- R.F Wittmeyer
- September 4, 2018
Using electronic devices while driving is as dangerous as drunk driving. Recently, texting has become the most common cause of distracted driving accidents. A U.S Department of Transportation 2015 report shows the danger. Distracted driving crashes caused 3,5000 fatalities and about 400,000 injuries.
According to the CDC, 1/3 of drivers from the age of 18 and 64 read emails and text while in traffic. From 2011 to 2015 the electronic device related accident spiked from 50,000 to 70,000.
Unlike increased DUI penalties, the number of car accidents has not dropped. Official believe that distracted driving accidents have filled the gap.
Distracted Drivers in Illinois
The Illinois Department of transportation observed 33,666 drivers in a recent study. The study showed 3.9% of female drivers used a hand-held electronic device. Additionally, men used their devices more often (10.2%).
The study also showed, that the city of Chicago at 17.6% had the highest diver electronic device use compared to upstate counties such as DuPage, Kane, Lake, McHenry, Will and Winnebago at 12.6%. The downstate counties had the lowest amount of usage.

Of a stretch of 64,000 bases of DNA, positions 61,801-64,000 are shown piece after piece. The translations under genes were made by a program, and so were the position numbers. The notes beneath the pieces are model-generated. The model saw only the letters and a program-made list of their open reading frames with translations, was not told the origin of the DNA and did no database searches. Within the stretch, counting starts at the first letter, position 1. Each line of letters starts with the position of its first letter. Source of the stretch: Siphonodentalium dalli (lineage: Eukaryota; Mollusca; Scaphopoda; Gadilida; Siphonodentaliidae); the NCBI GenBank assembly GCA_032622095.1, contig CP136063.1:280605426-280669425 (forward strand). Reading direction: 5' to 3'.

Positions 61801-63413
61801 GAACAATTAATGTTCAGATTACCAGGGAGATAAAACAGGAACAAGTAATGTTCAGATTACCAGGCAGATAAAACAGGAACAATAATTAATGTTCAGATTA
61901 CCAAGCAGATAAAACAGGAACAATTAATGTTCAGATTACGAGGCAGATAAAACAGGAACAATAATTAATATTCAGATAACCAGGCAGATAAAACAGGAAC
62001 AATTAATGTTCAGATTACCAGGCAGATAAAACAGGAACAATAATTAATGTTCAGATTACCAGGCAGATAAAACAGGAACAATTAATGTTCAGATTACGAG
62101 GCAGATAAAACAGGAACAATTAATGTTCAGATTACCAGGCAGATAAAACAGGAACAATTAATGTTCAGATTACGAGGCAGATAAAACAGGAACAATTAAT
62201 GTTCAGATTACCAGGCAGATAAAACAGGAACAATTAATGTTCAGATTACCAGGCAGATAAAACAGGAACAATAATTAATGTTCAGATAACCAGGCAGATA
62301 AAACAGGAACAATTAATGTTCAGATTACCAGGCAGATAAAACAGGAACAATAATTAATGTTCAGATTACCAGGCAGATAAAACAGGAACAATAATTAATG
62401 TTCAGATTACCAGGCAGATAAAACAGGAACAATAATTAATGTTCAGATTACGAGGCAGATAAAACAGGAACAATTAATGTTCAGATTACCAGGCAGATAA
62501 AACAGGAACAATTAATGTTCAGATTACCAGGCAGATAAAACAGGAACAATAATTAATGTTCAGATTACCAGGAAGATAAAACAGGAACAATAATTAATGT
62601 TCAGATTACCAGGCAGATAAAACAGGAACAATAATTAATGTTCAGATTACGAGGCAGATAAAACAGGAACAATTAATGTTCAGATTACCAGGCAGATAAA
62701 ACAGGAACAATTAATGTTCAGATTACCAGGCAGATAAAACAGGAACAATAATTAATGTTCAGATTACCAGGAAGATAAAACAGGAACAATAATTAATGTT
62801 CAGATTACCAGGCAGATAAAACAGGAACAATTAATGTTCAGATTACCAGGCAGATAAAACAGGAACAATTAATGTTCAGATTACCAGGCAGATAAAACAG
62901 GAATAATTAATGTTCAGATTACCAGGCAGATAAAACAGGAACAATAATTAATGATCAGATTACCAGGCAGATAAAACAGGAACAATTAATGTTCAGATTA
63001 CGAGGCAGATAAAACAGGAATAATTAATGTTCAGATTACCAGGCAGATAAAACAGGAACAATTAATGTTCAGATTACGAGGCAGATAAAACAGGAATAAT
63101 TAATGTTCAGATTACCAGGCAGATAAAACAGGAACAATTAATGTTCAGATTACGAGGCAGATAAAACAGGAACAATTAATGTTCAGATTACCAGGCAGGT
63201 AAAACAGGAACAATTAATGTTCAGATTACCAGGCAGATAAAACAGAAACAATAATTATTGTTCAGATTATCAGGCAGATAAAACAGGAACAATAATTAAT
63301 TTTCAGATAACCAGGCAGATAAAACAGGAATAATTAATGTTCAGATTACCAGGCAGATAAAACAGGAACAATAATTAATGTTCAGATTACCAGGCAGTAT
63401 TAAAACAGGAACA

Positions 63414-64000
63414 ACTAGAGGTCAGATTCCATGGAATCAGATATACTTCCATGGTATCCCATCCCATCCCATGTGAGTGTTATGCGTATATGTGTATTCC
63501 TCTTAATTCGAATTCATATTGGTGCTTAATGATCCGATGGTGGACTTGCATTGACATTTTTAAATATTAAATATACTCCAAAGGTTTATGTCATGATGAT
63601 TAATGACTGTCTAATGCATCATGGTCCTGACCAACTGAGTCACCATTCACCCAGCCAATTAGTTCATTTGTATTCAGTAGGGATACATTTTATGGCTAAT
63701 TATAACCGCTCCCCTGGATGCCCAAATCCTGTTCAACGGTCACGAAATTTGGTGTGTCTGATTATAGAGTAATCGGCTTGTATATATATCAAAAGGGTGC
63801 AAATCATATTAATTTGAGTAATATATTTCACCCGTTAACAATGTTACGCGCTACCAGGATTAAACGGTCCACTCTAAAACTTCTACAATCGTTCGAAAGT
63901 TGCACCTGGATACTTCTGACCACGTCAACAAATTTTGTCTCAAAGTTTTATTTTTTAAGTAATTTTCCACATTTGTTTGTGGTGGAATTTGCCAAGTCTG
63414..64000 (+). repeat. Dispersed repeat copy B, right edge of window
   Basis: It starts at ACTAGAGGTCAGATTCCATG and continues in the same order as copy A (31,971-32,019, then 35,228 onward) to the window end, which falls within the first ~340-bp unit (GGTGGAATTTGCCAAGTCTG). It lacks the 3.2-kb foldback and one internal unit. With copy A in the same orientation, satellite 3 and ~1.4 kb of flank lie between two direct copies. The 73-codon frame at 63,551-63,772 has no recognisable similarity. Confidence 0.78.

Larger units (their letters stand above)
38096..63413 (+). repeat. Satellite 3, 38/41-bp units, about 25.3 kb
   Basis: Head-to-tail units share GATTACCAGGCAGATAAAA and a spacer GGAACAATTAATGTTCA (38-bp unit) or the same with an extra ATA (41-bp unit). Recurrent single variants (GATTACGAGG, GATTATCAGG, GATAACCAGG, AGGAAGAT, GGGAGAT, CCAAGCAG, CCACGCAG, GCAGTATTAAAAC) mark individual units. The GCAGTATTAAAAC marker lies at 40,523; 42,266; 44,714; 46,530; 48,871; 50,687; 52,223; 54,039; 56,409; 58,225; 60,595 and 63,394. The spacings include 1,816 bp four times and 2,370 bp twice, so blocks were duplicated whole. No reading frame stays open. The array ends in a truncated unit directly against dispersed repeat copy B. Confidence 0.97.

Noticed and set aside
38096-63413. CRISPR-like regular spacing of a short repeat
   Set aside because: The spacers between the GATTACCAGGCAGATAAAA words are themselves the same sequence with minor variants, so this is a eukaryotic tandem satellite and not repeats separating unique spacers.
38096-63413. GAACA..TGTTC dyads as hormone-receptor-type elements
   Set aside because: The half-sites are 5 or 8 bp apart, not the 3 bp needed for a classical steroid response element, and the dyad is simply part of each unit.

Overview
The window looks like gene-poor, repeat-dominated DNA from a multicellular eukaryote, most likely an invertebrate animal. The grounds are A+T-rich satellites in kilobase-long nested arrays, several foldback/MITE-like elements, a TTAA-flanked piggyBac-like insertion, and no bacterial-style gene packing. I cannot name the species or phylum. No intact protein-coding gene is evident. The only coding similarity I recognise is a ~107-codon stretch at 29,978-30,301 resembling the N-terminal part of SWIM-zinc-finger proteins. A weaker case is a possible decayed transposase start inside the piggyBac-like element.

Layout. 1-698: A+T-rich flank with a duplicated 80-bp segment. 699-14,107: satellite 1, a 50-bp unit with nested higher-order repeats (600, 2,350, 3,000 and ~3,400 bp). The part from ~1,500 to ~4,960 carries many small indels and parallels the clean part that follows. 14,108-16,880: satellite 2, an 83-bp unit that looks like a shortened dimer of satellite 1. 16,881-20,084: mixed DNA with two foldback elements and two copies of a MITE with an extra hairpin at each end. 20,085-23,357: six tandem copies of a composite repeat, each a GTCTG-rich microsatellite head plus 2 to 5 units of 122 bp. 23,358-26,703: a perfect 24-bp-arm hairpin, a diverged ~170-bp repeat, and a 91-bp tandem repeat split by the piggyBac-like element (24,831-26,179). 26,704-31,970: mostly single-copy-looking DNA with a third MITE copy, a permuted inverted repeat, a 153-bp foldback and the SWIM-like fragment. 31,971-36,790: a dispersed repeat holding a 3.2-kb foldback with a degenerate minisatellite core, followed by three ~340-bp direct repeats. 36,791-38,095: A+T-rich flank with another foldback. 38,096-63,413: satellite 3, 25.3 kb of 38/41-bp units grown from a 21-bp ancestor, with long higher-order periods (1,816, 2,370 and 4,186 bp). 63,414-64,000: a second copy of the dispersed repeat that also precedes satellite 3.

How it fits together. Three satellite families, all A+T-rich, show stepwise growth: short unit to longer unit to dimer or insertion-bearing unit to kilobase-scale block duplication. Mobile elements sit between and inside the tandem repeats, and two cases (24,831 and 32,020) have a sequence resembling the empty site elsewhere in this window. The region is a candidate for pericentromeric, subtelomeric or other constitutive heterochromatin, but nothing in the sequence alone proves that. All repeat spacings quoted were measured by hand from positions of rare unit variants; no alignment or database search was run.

Comparing Distracted Driving to DUIs
In an experiment conducted by Car and Driver magazine, sober drivers who text or read emails while driving take longer to react to an alert than drivers with a blood alcohol content of .08. In some instances, device-distracted driving is more dangerous than DUI.
Increased Penalties in Illinois
Illinois has imposed stricter penalties starting in July 2019. Drivers caught texting and driving will face stricter penalties for violating the law. The penalty could lead up to judge’s suspension of the violators license. This puts Illinois in line with other states taking this danger seriously. For example, in California, they ban all talking, texting and the use of any handheld phones while driving.
The new law goes in effect on July 1, 2019. The law states that anyone who illegally uses a handheld electronic device while driving will get a ticket for a moving violation. Cristina Castro, Elgin Democrat, says the penalties under the old law has not done enough to deter the drivers from using electronic devices while driving. According to the Illinois Department of Transportation, in 2017, 9% of Illinois drivers were observed to be using electronic devices while driving. In the same year, police issued 35,036 tickets for texting or talking while driving.
The new law plans on only changing the penalty under the old law. The old law implemented in 2014 is still intact. The ban under the old law is:
- Using the speakerphone while holding a cellphone is a violation of the law
- Use of hands-free devices or Bluetooth technology is allowed only for people older than 18.
- Drivers may use handheld cell phones only to report an emergency, while parked on the shoulder of a road or if the vehicle is in park or neutral while normal traffic is obstructed — such as at a stoplight or train crossing.
- Headsets — other than a single-sided headset or earpiece — are prohibited.
It is legal to press a single button to start or end a phone call.